Separation Anxiety in Babies

These are some steps you can take to cope with your baby’s separation anxiety:

  • Time your leaves. If you need to leave, try to do so when your baby is more likely to feel calm, such as after naptime or after you’ve fed him. Your baby is more susceptible to separation anxiety when tired, hungry, or sick. If your baby is sick, try to spend as much time with him as possible.
  • Don’t make a big deal out of it. If you’ve handed your baby off to someone else, have this person create a distraction, whether it’s with a new toy, playing in front of a mirror, or even a bath. This is your chance to slip away unnoticed.
  • Practice separation at home.{#practice} Leave-taking is a lot easier when your baby initiates the separation, such as when he crawls into another room. When this happens, if it’s safe, instead of following him right away, wait a while. If you need to leave the room briefly (after making sure the room is safe for him to be in), tell your baby where you’re headed and when you’ll come back. If he cries after you’ve left, call to him to comfort him, but don’t return right away. Eventually your baby will learn from this practice that nothing bad is going to happen if you leave his sight.
  • Create an exit ritual. If you need to drop your baby off at a sitter's or daycare, try not to just drop him off and rush out the door. Spend some time playing with him before slipping away. Reassure your baby that you will come back for him later in the day, citing a specific time: “I’ll be back after you eat lunch.”
  • Keep your promises. Make sure you return when you say you will. This helps develop your child’s trust and will help build his confidence that he can make it through the time spent apart.
  • Know that your baby will be OK. Remind yourself that your baby’s tears will subside after you leave. He’ll eventually turn his attention to the person with him.

Separation Anxiety in Babies at Night

It can be challenging if your baby feels anxious when you leave the room before bed, or wakes and is upset to find you’re not there during the night.

This can be a trying and exhausting situation for both you and your baby, but rest assured that this period will pass. Try to stay calm and develop a consistent pattern of behavior during this phase. In time, your baby will learn that you’ll still be there in the morning.

Tactics and Tips to Help You Avoid Separation Anxiety at Night

Here are a few strategies you can try to lessen separation anxiety at night:

  • Create a bedtime routine. Having one in place can make a difference, because it can set your baby’s expectations by keeping to a consistent pattern.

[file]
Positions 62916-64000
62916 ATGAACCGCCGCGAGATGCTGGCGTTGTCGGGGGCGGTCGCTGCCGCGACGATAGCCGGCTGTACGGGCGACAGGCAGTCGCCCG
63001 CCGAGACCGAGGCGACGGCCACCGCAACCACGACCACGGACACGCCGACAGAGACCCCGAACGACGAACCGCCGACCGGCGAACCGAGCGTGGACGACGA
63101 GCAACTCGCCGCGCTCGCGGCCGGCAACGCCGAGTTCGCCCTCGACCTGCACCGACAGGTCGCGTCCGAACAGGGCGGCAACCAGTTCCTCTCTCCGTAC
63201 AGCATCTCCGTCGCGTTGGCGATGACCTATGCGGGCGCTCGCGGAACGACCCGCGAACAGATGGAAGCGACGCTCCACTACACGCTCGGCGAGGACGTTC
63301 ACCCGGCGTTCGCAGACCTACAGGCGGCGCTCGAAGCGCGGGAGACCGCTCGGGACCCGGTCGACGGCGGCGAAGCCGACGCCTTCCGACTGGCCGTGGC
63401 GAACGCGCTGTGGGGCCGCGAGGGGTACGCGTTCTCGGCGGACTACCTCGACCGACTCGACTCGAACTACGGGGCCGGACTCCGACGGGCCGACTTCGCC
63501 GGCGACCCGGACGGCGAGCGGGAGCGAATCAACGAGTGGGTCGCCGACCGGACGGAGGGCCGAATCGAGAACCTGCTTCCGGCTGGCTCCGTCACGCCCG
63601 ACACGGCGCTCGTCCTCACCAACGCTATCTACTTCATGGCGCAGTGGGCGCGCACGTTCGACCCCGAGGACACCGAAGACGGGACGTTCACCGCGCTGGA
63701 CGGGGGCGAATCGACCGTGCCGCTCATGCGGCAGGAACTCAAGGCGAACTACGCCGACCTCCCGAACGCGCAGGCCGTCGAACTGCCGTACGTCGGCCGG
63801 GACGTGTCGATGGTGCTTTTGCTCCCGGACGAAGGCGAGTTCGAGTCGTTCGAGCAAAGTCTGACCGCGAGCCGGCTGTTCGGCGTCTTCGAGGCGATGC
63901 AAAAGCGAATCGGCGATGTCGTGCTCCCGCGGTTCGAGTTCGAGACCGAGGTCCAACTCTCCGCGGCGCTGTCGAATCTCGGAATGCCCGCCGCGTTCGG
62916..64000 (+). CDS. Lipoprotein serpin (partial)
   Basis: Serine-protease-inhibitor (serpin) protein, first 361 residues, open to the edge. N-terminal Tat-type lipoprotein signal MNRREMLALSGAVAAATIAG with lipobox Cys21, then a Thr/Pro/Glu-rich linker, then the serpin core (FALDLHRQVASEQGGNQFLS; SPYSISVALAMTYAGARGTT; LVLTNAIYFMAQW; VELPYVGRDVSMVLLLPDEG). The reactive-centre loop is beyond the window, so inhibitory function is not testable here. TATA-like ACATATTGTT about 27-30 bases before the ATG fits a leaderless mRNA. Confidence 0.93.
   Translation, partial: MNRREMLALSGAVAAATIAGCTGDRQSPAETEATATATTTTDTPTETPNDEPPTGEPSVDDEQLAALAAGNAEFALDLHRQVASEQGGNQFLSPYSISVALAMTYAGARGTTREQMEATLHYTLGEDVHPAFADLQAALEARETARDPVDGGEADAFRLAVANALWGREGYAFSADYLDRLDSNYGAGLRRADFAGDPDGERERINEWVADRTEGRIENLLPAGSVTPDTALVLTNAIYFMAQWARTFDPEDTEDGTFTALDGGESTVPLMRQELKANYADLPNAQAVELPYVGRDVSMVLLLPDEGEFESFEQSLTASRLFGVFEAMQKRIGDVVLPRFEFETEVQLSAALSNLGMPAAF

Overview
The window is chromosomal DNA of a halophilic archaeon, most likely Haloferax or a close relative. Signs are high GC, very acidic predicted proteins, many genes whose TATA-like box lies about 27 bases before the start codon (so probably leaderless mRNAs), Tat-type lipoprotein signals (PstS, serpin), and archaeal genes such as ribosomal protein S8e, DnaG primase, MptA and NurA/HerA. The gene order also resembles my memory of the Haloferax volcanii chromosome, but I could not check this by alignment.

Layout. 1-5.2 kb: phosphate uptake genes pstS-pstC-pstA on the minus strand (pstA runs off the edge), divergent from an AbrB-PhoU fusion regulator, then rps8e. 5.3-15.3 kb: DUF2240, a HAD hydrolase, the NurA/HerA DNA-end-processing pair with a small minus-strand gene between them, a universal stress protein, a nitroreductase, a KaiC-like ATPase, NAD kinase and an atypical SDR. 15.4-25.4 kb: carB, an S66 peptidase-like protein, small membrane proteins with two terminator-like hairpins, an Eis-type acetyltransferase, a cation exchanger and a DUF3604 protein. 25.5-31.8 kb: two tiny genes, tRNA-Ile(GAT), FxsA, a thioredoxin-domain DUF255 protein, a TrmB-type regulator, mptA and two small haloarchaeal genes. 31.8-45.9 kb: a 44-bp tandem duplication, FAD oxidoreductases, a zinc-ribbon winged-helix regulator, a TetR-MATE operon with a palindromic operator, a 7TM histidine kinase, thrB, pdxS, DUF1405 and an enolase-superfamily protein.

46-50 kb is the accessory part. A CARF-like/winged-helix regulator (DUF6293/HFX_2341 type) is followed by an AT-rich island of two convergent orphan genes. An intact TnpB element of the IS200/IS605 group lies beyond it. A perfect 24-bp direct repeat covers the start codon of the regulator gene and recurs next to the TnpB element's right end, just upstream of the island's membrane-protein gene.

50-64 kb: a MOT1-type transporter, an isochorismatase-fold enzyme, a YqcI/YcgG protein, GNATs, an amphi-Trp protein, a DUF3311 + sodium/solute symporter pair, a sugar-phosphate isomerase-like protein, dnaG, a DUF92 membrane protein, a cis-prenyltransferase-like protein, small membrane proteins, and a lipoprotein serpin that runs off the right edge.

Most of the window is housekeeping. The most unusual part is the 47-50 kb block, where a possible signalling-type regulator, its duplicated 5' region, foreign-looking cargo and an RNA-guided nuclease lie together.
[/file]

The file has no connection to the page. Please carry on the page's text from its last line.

• Leave the nursery door open. Your baby might feel comforted knowing he can still hear you in the other room.
  • Give your baby a transitional object. Babies normally develop a consoling habit during this time: He may suck his thumb, rock back and forth, and/or stroke and hug an object. Ask your healthcare provider if it’s OK to give him a small blankie or a stuffed animal.
  • Don’t reward your baby’s behavior. Try not to inadvertently reward your baby for calling for you in the middle of the night. You can check on him to make sure that he’s not sick and doesn't need a diaper change, and verbally comfort him. Beyond that, don’t pick him up, take him back to bed with you, or turn on the light. Before leaving, encourage your baby to go back to sleep. If he continues to cry, you can comfort him for a little bit longer.


  • How do you stop separation anxiety in babies?

Separation anxiety is a completely normal part of your child’s emotional development. There is no way to stop or prevent it completely.

  • How do you deal with separation anxiety at night?

There are ways you can cope with your baby’s separation anxiety at night:
• Leave the nursery door open.
• If your healthcare provider approves it, give your baby a stuffed animal or a small blankie for emotional support.
• Don’t pick her up or turn on the lights; instead, try to verbally comfort her.

  • Can a 3-month-old have separation anxiety?

A 3-month-old baby can show some signs that she is aware that there are moments when you might not be there, but separation anxiety usually starts later, at around 8 months.

  • How do I know if my baby has separation anxiety?

These are signs of separation anxiety:
• Your baby may start to become clingier with you.
• She may be wary of others, even those she’s met before.
• She may cry when you’re out of sight or in another room.
• She may refuse to go to sleep or wake up in the night and cry for you.

Separation anxiety is a natural part of your baby’s development as she moves toward toddlerhood and becomes more independent. Consider trying some of the tips in this article and speak to your healthcare provider for more advice. Keep in mind that in time this difficult phase will pass.

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